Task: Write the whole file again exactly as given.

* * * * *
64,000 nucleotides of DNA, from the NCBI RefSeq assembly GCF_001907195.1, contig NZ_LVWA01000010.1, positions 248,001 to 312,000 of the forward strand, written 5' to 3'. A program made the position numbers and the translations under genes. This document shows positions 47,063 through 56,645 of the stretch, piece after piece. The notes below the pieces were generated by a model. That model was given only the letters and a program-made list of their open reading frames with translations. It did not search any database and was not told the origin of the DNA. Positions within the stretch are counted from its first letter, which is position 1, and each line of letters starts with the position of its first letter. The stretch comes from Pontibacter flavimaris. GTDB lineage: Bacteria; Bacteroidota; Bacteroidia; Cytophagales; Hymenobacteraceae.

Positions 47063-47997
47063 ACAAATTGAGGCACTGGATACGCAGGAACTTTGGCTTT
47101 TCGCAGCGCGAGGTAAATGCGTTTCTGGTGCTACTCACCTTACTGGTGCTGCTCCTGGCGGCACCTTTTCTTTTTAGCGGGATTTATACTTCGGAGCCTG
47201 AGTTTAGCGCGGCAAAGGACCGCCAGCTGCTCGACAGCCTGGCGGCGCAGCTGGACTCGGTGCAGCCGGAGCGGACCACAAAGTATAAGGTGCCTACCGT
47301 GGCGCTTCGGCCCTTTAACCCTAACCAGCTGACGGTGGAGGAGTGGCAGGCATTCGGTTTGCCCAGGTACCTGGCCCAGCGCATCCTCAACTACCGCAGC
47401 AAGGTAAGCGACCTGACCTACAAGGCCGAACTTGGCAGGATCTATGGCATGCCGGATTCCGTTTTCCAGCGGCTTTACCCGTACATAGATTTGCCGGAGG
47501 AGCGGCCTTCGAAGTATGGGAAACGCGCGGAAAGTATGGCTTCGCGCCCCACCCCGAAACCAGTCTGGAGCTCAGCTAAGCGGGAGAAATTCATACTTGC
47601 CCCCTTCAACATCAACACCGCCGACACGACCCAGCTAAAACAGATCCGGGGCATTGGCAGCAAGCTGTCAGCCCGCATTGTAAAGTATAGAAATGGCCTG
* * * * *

64,000 nucleotides of DNA, from the NCBI RefSeq assembly GCF_001907195.1, contig NZ_LVWA01000010.1, positions 248,001 to 312,000 of the forward strand, written 5' to 3'. A program made the position numbers and the translations under genes. This document shows positions 47,063 through 56,645 of the stretch, piece after piece. The notes below the pieces were generated by a model. That model was given only the letters and a program-made list of their open reading frames with translations. It did not search any database and was not told the origin of the DNA. Positions within the stretch are counted from its first letter, which is position 1, and each line of letters starts with the position of its first letter. The stretch comes from Pontibacter flavimaris. GTDB lineage: Bacteria; Bacteroidota; Bacteroidia; Cytophagales; Hymenobacteraceae.

Positions 47063-47997
47063 ACAAATTGAGGCACTGGATACGCAGGAACTTTGGCTTT
47101 TCGCAGCGCGAGGTAAATGCGTTTCTGGTGCTACTCACCTTACTGGTGCTGCTCCTGGCGGCACCTTTTCTTTTTAGCGGGATTTATACTTCGGAGCCTG
47201 AGTTTAGCGCGGCAAAGGACCGCCAGCTGCTCGACAGCCTGGCGGCGCAGCTGGACTCGGTGCAGCCGGAGCGGACCACAAAGTATAAGGTGCCTACCGT
47301 GGCGCTTCGGCCCTTTAACCCTAACCAGCTGACGGTGGAGGAGTGGCAGGCATTCGGTTTGCCCAGGTACCTGGCCCAGCGCATCCTCAACTACCGCAGC
47401 AAGGTAAGCGACCTGACCTACAAGGCCGAACTTGGCAGGATCTATGGCATGCCGGATTCCGTTTTCCAGCGGCTTTACCCGTACATAGATTTGCCGGAGG
47501 AGCGGCCTTCGAAGTATGGGAAACGCGCGGAAAGTATGGCTTCGCGCCCCACCCCGAAACCAGTCTGGAGCTCAGCTAAGCGGGAGAAATTCATACTTGC
47601 CCCCTTCAACATCAACACCGCCGACACGACCCAGCTAAAACAGATCCGGGGCATTGGCAGCAAGCTGTCAGCCCGCATTGTAAAGTATAGAAATGGCCTG